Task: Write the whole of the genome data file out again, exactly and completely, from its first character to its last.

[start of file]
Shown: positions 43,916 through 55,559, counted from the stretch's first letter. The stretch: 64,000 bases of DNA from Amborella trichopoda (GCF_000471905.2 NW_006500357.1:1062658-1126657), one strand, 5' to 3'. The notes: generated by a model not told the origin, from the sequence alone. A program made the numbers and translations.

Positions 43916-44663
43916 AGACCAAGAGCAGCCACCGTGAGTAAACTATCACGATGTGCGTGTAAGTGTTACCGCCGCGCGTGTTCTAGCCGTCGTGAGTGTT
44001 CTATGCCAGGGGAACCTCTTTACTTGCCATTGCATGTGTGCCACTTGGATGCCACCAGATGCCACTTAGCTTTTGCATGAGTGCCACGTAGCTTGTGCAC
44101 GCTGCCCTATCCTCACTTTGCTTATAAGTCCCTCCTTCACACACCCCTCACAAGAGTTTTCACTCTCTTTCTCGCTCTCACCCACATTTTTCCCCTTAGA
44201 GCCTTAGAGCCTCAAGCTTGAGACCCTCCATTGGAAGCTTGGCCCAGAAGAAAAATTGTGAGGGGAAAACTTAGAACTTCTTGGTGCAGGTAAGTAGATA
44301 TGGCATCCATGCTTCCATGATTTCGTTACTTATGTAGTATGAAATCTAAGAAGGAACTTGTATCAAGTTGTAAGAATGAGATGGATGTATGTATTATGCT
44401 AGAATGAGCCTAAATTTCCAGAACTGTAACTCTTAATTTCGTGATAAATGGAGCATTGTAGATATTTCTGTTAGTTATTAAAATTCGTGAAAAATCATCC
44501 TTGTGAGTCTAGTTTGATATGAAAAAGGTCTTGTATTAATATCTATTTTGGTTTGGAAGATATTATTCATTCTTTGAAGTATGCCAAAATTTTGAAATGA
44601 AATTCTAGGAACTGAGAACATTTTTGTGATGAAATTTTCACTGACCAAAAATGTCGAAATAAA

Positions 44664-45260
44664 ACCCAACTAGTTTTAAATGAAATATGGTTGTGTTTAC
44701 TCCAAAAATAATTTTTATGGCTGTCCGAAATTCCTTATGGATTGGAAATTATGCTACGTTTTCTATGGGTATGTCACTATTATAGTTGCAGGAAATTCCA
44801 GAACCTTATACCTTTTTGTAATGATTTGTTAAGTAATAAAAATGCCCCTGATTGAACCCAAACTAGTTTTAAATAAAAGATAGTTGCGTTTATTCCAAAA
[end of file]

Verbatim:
Shown: positions 43,916 through 55,559, counted from the stretch's first letter. The stretch: 64,000 bases of DNA from Amborella trichopoda (GCF_000471905.2 NW_006500357.1:1062658-1126657), one strand, 5' to 3'. The notes: generated by a model not told the origin, from the sequence alone. A program made the numbers and translations.

Positions 43916-44663
43916 AGACCAAGAGCAGCCACCGTGAGTAAACTATCACGATGTGCGTGTAAGTGTTACCGCCGCGCGTGTTCTAGCCGTCGTGAGTGTT
44001 CTATGCCAGGGGAACCTCTTTACTTGCCATTGCATGTGTGCCACTTGGATGCCACCAGATGCCACTTAGCTTTTGCATGAGTGCCACGTAGCTTGTGCAC
44101 GCTGCCCTATCCTCACTTTGCTTATAAGTCCCTCCTTCACACACCCCTCACAAGAGTTTTCACTCTCTTTCTCGCTCTCACCCACATTTTTCCCCTTAGA
44201 GCCTTAGAGCCTCAAGCTTGAGACCCTCCATTGGAAGCTTGGCCCAGAAGAAAAATTGTGAGGGGAAAACTTAGAACTTCTTGGTGCAGGTAAGTAGATA
44301 TGGCATCCATGCTTCCATGATTTCGTTACTTATGTAGTATGAAATCTAAGAAGGAACTTGTATCAAGTTGTAAGAATGAGATGGATGTATGTATTATGCT
44401 AGAATGAGCCTAAATTTCCAGAACTGTAACTCTTAATTTCGTGATAAATGGAGCATTGTAGATATTTCTGTTAGTTATTAAAATTCGTGAAAAATCATCC
44501 TTGTGAGTCTAGTTTGATATGAAAAAGGTCTTGTATTAATATCTATTTTGGTTTGGAAGATATTATTCATTCTTTGAAGTATGCCAAAATTTTGAAATGA
44601 AATTCTAGGAACTGAGAACATTTTTGTGATGAAATTTTCACTGACCAAAAATGTCGAAATAAA

Positions 44664-45260
44664 ACCCAACTAGTTTTAAATGAAATATGGTTGTGTTTAC
44701 TCCAAAAATAATTTTTATGGCTGTCCGAAATTCCTTATGGATTGGAAATTATGCTACGTTTTCTATGGGTATGTCACTATTATAGTTGCAGGAAATTCCA
44801 GAACCTTATACCTTTTTGTAATGATTTGTTAAGTAATAAAAATGCCCCTGATTGAACCCAAACTAGTTTTAAATAAAAGATAGTTGCGTTTATTCCAAAA